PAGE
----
Tuesday, July 9, 2013

The City From A Distance

Today we finally got around to having our informational session at the Legman library across the street. Lehman is Columbia's political science library, and so the catalog is specialized to fit the subject. The librarian taught us how to use the search engine on Columbia's library website, gave us a word about writing research papers, and advice on citing sources in Chicago style. He directed us towards some books that may be helpful should we need assistance in citing a certain specific type of book, speech, pamphlet etc. He also told us about this interesting free application that will cite sources for you, in Chicago style or whatever style you prefer. I'm disappointed that it took so long for us to finally get around to visiting Lehman, because at lunch we were supposed to have the option of going to either Butler or Lehman to work. Unfortunately we weren't able to do this because we'd never gotten around to having our session with a librarian from Lehman. We did have the opportunity to go there in our free time, but I'd found a particular section in the stacks of Butler that was especially relevant to my research and was more comfortable there anyways. Now that we've finally been to Lehman though, I wish I'd had more time there. It's cozier and feels like a nicer place to study - not to mention there is a book in the library SOMEWHERE that is not available in Butler that earlier on would have been beyond helpful to consult. 

My paper is taking shape, and just like my professor had told us would happen, I've finally come up with a central argument for my topic. I'd originally started off just grouping miscellaneous notes I'd taken while researching and typing up my paper according to only a very general agenda. Today I finally, having writing about 3000 words, decided the direction my paper is intended I go. The main idea, though is still rusty and not eloquently worded yet. In Harry Truman's memoirs following his presidency, he claims to have saved half a million American lives by deciding to drop the atomic bomb on Japan, but after research I've found that the figure is inadequately substantiated - and alone seems to be a fishy reason for initiating nuclear warfare. My paper examines other reasons Truman and his administration had for dropping the atomic bomb and argues that the common argument that Truman saved from 500,000 to one million lives is not valid in the debate of its moral use.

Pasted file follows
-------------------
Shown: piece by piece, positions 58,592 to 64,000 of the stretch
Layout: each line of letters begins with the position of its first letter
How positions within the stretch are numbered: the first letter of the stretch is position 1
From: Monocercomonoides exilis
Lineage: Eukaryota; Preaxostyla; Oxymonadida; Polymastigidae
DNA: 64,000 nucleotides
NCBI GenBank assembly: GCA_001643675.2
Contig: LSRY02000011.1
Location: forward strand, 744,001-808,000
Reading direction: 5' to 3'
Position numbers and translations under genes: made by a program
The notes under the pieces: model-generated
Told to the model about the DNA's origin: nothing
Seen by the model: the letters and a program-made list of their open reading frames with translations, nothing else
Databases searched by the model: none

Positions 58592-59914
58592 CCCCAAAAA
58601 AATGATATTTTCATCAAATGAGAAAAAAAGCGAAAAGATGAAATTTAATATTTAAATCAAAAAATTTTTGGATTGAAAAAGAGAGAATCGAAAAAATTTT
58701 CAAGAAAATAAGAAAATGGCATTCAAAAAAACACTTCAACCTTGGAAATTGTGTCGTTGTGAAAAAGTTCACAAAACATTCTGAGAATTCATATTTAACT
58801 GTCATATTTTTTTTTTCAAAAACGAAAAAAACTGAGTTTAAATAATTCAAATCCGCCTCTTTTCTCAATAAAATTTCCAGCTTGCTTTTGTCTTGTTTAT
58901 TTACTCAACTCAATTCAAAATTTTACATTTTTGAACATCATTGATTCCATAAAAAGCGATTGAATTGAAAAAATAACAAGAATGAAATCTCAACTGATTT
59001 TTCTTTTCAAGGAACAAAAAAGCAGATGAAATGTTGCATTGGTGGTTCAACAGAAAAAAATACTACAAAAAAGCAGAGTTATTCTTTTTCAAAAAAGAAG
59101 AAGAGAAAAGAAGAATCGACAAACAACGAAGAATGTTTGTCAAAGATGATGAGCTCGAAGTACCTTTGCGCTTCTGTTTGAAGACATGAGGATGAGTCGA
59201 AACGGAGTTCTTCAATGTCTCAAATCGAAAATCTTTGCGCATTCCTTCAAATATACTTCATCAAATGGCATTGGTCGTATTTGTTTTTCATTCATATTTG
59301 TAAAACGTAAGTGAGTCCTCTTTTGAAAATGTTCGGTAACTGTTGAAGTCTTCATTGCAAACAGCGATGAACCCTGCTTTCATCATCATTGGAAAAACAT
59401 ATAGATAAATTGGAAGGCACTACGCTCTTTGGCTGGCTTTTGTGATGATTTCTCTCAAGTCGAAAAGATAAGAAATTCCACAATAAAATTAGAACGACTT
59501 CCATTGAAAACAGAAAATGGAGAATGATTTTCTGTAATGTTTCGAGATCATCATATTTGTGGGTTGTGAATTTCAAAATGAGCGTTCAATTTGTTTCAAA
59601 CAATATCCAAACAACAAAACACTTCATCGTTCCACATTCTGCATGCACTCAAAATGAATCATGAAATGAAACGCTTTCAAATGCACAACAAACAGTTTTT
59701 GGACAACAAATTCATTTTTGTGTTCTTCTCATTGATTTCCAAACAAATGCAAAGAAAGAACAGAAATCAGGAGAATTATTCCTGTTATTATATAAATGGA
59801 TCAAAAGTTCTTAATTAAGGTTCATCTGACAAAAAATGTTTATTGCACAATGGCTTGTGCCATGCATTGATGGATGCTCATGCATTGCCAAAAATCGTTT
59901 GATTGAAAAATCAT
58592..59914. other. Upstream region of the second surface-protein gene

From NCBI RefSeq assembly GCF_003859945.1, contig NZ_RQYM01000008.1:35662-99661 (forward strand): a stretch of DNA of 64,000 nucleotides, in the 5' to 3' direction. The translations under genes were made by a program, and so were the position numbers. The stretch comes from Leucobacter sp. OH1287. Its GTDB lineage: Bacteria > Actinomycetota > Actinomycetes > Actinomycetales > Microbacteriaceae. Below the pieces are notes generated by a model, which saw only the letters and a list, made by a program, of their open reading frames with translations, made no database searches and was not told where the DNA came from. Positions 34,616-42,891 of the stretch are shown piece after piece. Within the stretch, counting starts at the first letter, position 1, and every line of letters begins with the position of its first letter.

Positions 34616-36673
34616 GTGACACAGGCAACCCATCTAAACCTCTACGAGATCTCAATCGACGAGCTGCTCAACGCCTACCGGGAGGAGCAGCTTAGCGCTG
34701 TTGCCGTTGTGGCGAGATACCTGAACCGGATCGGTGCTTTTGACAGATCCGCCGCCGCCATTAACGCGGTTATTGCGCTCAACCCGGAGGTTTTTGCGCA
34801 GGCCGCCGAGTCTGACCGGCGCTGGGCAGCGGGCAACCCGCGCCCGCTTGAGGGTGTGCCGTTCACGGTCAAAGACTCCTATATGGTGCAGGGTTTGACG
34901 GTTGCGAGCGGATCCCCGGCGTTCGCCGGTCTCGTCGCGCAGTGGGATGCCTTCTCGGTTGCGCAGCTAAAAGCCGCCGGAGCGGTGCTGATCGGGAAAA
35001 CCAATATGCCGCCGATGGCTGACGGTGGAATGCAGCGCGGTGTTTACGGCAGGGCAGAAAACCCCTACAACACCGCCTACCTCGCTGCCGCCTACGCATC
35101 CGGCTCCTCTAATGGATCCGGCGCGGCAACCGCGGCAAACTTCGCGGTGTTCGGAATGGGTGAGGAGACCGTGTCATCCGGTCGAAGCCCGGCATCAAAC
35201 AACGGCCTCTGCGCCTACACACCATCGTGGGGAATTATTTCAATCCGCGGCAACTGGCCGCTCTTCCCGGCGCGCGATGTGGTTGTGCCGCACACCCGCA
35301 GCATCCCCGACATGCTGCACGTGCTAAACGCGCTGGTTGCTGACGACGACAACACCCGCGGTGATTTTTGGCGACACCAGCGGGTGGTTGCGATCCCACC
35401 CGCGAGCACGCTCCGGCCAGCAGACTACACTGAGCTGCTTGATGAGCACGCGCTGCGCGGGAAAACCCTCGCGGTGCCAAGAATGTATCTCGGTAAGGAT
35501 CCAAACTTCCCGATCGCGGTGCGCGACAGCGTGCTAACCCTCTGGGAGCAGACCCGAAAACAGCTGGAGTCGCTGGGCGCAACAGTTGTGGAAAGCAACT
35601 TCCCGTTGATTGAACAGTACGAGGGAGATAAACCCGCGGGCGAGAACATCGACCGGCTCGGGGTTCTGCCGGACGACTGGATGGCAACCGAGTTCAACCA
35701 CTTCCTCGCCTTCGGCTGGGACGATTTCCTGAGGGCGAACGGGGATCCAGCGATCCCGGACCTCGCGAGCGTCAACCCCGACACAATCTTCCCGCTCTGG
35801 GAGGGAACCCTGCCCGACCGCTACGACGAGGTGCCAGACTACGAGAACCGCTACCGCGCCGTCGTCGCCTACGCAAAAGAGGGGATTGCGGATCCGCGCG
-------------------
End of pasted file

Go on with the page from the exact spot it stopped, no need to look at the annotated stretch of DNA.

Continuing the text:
After class, Simon, Bryan, Elena, Emily, Anmol and I met Ms. L. downtown. We had planned to take a cruise down the Hudson at sunset and see the city skyline. We ate dinner at a seemingly typical Americanized restaurant with an Irish name, but soon discovered that all of the waiters had Irish accents. When our waiter asked us what we wanted to drink I had him tell us all what options there were just to listen to him talk (if that's not weird), and I'm pretty sure Emily and I were smiling like idiots. Simon too. Another instance of culture shock occurred when we were finally on the boat, and sitting behind a couple of Scottish tourists. The most stereotypical conversation conceivable occurred when the group of high school graduate girls in front of them overheard them speaking in Scottish accents, at one point one of them asking the men if they'd seen Braveheart. Luckily Simon, Emily and I spent most of the boat ride looking out over the city, Ellis island, and the Statue of Liberty, taking lots of pictures and dodging the rain. It was really neat to point out places we'd been, famous landmarks, and not so famous landmarks that we wouldn't have recognized had we not been living in the city for 3 weeks.  Even though it rained and we all got a little moist, I had a lot of fun and I'm very glad I had the opportunity to do such a fun thing. 

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